Paul Niehaus has a new paper, and here is the abstract:
Why is other-regarding behavior so often misguided? I study a new explanation grounded in the idea that altruists want to think they are helping. Frictions arise because perceptions and reality can diverge ex post, especially when helping remotely (as for example with international development projects). Among other things the model helps explain why donors have a limited interest in learning about effectiveness, why charities market based on need rather than effectiveness, and why beneficiaries may not be able to do better than to accept this situation. For policy-makers, the model implies a generic trade-off between quantity and quality of generosity.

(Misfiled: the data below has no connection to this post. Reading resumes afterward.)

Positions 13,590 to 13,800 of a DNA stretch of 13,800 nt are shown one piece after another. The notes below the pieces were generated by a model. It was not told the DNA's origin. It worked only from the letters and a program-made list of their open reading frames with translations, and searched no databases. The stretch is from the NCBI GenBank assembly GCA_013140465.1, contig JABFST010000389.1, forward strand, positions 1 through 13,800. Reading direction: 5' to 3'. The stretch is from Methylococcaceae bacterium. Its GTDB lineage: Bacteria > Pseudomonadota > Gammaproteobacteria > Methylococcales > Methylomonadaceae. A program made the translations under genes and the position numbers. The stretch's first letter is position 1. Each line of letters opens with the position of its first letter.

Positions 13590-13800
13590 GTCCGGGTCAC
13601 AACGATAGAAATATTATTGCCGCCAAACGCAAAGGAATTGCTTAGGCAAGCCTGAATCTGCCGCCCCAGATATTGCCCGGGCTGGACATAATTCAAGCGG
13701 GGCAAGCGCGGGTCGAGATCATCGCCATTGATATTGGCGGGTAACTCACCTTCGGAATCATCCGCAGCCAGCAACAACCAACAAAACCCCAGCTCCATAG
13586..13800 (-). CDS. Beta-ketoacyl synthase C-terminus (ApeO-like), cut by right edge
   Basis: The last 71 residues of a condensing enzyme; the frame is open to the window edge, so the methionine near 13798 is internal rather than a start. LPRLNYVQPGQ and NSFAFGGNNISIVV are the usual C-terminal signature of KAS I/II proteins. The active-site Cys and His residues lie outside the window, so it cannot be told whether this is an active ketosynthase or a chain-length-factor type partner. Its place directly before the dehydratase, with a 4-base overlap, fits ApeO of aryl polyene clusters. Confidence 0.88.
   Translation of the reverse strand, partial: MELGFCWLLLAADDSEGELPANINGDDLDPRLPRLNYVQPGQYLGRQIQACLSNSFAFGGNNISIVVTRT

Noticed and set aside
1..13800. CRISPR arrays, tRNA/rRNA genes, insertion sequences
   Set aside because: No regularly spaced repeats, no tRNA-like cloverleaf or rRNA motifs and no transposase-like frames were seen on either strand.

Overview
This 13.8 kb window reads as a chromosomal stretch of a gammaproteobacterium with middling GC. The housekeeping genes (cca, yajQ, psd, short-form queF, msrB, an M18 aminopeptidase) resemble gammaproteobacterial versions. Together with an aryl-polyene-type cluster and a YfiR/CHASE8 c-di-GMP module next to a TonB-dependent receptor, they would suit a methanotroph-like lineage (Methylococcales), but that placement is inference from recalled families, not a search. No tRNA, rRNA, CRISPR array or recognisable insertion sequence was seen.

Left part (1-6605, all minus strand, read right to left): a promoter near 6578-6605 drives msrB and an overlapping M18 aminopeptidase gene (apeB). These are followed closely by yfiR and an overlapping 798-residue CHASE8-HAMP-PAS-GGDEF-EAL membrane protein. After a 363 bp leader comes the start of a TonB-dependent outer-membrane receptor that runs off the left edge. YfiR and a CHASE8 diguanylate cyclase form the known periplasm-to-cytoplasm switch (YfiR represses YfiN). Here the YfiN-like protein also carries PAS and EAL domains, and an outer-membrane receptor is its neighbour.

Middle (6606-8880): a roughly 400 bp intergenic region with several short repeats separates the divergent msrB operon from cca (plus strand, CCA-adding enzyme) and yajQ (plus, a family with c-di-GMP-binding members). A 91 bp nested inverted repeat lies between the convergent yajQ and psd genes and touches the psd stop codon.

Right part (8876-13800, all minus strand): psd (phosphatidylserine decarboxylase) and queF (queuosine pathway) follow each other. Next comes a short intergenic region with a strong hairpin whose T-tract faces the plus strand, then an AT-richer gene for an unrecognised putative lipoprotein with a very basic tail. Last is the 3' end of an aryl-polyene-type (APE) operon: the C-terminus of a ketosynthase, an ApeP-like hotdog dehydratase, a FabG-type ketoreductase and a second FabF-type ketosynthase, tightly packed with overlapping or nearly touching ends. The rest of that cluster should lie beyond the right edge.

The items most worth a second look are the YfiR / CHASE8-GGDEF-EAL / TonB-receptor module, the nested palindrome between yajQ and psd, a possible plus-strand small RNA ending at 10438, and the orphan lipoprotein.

When in doubt, self-deception about helping is the next best thing to helping itself, and cheaper to produce. If I recall properly, the original pointer was from Michael Clemens.